• 3 May 1928
  •  Morlaix, Finistère, France

Julien Guiomar


Passionate about acting, Julien Guiomar has left a lasting imprint on the theater (since 1952), on television (since 1958) and on the big screen (since 1966) in a career spanning five decades. And yet, Guiomar first saw himself as a dentist, ... like Daddy! But he finally proved the saying 'Like father like song' wrong. Too bad for dentistry but so much the better for entertainment which otherwise would have had to do without his singular talent. And, to tell the truth, Julien Guiomar did not coddle himself. He indeed appeared in over thirty plays with Jean Vilar's famed Théâtre National Populaire (TNP); he was in more than forty TV films, in which his incredible presence allowed him to embody such figures as Alexandre Borgia or Diafoirus in Molière's Le malade imaginaire (1971). His film parts are even more numerous and include authority figures (colonels, police commissioners, prelates and even God Himself in Arthur Joffé's curious comedy Let There Be Light (1998). As of his first two appearances, in Philippe de Broca's King of Hearts (1966), as a lunatic who takes himself for a bishop and in Louis Malle's The Thief of Paris (1967) as a phony priest, Julien Guiomar has imposed an image of authority tinged with eccentricity. Always colorful in his expression, he can also exert sheer spitefulness (the colonel in Costa-Gavras Z (1969)) or warm humanity (the surgeon of Serge Korber's Je vous ferai aimer la vie (1979)). He may have been in too many campy comedies but he saves them from total crassness by his mere inspired presence. Julien Guiomar retired in 2004 after a final TV Film.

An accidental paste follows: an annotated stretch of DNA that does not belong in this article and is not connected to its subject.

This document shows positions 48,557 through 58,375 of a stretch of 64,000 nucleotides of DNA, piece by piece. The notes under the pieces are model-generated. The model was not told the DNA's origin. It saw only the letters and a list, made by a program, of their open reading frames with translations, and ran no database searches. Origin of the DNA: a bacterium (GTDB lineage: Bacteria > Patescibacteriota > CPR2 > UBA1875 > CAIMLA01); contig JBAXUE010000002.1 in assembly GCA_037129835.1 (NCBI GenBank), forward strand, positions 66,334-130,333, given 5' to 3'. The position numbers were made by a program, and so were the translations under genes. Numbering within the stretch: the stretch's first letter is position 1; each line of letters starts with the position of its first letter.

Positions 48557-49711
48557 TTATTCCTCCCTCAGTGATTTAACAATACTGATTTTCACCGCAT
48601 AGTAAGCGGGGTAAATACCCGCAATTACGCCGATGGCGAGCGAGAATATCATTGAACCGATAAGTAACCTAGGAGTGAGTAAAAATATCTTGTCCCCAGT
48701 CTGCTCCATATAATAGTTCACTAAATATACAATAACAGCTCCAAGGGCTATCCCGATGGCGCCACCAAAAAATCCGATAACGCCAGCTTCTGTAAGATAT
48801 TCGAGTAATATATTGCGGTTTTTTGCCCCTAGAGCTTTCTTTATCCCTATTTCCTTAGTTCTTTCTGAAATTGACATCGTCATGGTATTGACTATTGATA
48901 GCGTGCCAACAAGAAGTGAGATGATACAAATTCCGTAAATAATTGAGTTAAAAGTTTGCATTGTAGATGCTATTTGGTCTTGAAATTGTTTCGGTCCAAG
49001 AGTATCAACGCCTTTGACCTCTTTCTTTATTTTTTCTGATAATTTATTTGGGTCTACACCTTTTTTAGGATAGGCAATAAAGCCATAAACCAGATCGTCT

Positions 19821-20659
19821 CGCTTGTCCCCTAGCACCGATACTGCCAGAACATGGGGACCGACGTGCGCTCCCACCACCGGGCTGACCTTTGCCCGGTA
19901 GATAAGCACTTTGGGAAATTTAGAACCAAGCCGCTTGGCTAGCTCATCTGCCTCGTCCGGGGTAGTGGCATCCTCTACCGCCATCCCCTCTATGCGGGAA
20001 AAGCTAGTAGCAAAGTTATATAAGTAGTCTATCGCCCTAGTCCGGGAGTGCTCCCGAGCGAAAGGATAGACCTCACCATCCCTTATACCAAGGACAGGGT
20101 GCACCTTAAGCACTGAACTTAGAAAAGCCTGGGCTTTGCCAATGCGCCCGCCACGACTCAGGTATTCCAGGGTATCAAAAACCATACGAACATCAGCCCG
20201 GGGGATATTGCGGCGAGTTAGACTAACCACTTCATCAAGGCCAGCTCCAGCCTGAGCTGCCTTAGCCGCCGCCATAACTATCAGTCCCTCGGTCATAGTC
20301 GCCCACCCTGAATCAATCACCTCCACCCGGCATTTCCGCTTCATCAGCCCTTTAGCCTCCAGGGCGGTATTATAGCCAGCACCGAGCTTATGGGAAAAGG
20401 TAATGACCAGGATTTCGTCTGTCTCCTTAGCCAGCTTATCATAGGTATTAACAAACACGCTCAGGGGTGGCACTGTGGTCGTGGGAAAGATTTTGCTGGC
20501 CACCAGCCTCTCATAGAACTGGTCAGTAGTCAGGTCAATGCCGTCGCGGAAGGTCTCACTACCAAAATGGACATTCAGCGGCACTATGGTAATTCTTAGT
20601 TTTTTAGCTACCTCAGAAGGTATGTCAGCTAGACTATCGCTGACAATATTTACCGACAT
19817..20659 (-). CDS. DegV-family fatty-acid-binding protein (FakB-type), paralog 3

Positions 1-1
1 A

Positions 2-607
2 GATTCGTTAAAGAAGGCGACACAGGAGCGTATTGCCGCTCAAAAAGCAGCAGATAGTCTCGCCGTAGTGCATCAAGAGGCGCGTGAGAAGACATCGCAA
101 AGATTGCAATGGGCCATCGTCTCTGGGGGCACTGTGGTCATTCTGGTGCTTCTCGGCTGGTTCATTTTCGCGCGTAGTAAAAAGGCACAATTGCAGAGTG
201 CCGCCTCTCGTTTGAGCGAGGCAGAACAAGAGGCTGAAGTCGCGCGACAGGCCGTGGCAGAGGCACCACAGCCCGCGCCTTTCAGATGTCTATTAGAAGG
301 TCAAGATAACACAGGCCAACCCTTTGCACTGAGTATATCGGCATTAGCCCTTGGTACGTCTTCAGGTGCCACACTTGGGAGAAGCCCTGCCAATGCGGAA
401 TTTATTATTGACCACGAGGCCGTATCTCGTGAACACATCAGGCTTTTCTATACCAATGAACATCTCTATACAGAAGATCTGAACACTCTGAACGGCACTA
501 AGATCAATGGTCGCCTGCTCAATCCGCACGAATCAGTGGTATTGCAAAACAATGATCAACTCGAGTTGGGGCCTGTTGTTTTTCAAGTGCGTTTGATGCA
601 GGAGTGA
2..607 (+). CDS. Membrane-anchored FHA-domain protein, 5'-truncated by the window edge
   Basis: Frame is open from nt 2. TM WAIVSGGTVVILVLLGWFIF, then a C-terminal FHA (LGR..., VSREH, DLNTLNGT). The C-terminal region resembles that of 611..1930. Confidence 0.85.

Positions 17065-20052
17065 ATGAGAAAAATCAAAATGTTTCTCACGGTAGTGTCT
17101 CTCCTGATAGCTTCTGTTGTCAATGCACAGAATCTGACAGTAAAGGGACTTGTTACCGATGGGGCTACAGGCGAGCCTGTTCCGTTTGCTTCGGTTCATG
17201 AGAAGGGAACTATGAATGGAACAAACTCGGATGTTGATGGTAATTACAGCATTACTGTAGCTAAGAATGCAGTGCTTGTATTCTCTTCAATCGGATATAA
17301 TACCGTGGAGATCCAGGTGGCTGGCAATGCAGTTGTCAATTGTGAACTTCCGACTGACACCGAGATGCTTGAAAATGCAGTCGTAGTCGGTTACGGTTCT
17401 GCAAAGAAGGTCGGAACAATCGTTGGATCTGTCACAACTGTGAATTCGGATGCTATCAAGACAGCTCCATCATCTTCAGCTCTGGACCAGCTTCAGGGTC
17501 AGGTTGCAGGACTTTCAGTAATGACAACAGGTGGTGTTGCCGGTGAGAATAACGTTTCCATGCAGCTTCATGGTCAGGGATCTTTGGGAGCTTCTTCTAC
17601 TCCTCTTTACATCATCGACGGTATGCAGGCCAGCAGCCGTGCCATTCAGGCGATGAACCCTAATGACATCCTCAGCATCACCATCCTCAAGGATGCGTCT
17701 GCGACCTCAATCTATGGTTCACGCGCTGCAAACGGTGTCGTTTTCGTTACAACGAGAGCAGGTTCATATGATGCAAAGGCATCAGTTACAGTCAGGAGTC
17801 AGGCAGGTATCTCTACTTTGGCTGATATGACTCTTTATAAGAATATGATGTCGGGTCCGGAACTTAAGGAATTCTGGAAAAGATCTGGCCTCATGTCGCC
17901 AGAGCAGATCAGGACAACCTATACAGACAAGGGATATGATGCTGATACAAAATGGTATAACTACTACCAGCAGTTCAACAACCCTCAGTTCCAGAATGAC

Movie Name Release Date
Z (1969) December 8, 1969